• Camera equipment
  • Lighting equipment
  • Audio equipment
  • Editing software (or contractor)
  • Branding materials (intro animation, background image, logo, etc.)

You may have to spend a few hundred (if not thousands) to get your channel up and running, but there’s a good chance it will cover its own costs over time. Still, if you think there are other marketing channels—think blogging, running a podcast, developing an outbound lead generation team—that will drive more leads in less time and with less money spent, then go ahead and use those.

But if you believe YouTube is a good fit for your brand, and you’re willing to put in the work and be patient, go ahead and get started!

Is Networking Critical for Your Business?

One benefit of YouTube that is often overlooked is that it allows you to network with other (often more influential) people in your industry. Whether that’s other companies and influencers from YouTube or just important people from your industry, YouTube is a wonderful tool for meeting and connecting with people.

You can use YouTube to interview experts, create a video with another channel (and thus leverage each other’s audiences), or just feature another person in your videos.

This benefit is mostly beneficial to freelancers and consultants who want to make a dent in their industries. You can even use YouTube as a tool to showcase your public speaking skills and become known (and even make money) from it.

Taking the First Steps

OK, convinced starting a YouTube channel is right for you? Why wait? We’ll get you started. It takes just a few easy steps. First, sign into an existing Google account, or create a new account dedicated specifically for your YouTube business account.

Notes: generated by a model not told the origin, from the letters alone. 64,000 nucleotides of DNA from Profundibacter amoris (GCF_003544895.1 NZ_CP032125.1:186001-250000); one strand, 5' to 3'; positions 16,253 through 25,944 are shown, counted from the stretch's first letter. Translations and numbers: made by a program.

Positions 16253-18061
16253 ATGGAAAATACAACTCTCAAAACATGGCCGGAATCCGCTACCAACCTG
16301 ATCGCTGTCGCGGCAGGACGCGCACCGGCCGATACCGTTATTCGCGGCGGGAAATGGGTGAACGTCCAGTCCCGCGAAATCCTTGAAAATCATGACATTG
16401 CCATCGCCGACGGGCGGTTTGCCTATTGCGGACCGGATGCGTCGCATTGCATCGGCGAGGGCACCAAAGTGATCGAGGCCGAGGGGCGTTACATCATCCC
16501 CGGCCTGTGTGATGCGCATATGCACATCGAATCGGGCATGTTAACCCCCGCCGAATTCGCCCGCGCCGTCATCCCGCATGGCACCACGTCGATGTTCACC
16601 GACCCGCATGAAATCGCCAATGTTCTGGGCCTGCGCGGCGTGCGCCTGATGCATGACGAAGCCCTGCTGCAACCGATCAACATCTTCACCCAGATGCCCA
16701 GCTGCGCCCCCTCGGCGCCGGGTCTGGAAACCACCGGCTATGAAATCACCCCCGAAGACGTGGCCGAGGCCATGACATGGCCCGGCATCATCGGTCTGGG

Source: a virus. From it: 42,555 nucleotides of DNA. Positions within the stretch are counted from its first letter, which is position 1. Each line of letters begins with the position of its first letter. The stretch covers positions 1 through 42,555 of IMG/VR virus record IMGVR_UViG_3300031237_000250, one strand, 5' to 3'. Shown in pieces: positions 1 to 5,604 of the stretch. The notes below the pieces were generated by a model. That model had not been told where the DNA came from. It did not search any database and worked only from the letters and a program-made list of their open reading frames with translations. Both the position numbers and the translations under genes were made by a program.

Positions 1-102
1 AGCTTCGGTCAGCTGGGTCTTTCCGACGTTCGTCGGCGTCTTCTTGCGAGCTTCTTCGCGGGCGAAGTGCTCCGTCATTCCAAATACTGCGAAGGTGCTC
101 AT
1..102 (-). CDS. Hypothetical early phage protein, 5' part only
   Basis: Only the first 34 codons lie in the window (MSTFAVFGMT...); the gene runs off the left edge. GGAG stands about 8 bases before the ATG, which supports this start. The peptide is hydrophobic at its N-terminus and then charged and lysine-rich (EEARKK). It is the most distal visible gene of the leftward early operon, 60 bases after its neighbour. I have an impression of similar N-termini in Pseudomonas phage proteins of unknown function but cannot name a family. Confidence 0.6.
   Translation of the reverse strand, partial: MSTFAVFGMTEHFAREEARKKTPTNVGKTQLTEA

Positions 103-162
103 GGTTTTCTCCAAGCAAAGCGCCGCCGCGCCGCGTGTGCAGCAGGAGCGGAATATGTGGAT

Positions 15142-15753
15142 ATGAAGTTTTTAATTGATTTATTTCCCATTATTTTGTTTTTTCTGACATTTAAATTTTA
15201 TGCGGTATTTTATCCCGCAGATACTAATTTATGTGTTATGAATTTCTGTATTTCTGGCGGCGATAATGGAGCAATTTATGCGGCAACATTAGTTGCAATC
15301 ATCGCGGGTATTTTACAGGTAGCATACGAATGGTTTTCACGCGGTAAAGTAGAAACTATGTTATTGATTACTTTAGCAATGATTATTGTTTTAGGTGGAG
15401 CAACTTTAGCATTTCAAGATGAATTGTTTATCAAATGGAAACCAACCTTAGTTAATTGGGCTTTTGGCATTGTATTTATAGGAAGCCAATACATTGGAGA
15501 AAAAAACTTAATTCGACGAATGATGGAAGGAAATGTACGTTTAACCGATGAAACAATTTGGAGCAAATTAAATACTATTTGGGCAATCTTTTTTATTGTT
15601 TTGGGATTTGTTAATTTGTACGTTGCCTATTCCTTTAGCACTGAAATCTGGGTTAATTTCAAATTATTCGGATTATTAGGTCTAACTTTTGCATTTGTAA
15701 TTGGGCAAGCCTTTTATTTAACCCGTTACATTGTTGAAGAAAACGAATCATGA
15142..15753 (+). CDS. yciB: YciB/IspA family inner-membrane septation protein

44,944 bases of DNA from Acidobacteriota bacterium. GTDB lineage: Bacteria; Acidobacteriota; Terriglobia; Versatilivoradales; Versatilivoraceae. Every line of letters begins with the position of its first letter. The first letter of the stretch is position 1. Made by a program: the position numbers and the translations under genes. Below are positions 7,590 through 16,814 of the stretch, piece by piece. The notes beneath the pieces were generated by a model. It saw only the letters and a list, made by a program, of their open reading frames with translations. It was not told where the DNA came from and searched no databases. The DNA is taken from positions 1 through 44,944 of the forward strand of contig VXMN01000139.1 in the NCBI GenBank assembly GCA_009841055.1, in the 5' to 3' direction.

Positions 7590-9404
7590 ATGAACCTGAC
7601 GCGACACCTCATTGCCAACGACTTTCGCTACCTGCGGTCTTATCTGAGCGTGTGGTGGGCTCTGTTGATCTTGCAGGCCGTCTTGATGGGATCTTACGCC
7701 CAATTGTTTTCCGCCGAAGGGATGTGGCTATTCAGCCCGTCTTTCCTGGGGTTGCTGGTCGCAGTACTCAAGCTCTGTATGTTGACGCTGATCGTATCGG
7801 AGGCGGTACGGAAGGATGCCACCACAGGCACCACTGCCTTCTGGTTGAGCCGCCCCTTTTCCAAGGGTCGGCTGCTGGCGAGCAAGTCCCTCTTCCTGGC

Then, go to YouTube’s homepage and click on the avatar icon within the top right corner of the screen.

youtube 1

Then, go to your channel list and click on “Create a new channel.”

youtube 2

Add your brand’s name and click on the “Create” button.

create a new youtube channel

Now you need to add your branded material, like your logo and background image. Also, add some content to your “About” section. This will help you make a personal impression with your viewers as well as take them to your other social profiles or website.

youtube

There, you did it! Now, for more information on how to start your own YouTube channel, check out this post:

How to Start a YouTube Channel for Marketing: Tips, Tactics, and Best Practices from a Pro

Wrap Up

YouTube can be an incredibly effective marketing channel for small businesses. No matter what industry you are in—service-based, ecommerce, software—you can leverage the power of YouTube to reach millions and build a level of trust superior to other content types.

There’s a lot of sacrifice required to reach the levels needed to actually see any results, but if this article has shown you that YouTube fits your company, then the sacrifice will be worth it.

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The post Should Your Business Have a YouTube Channel? How to Decide if it’s Right for You appeared first on Foundr.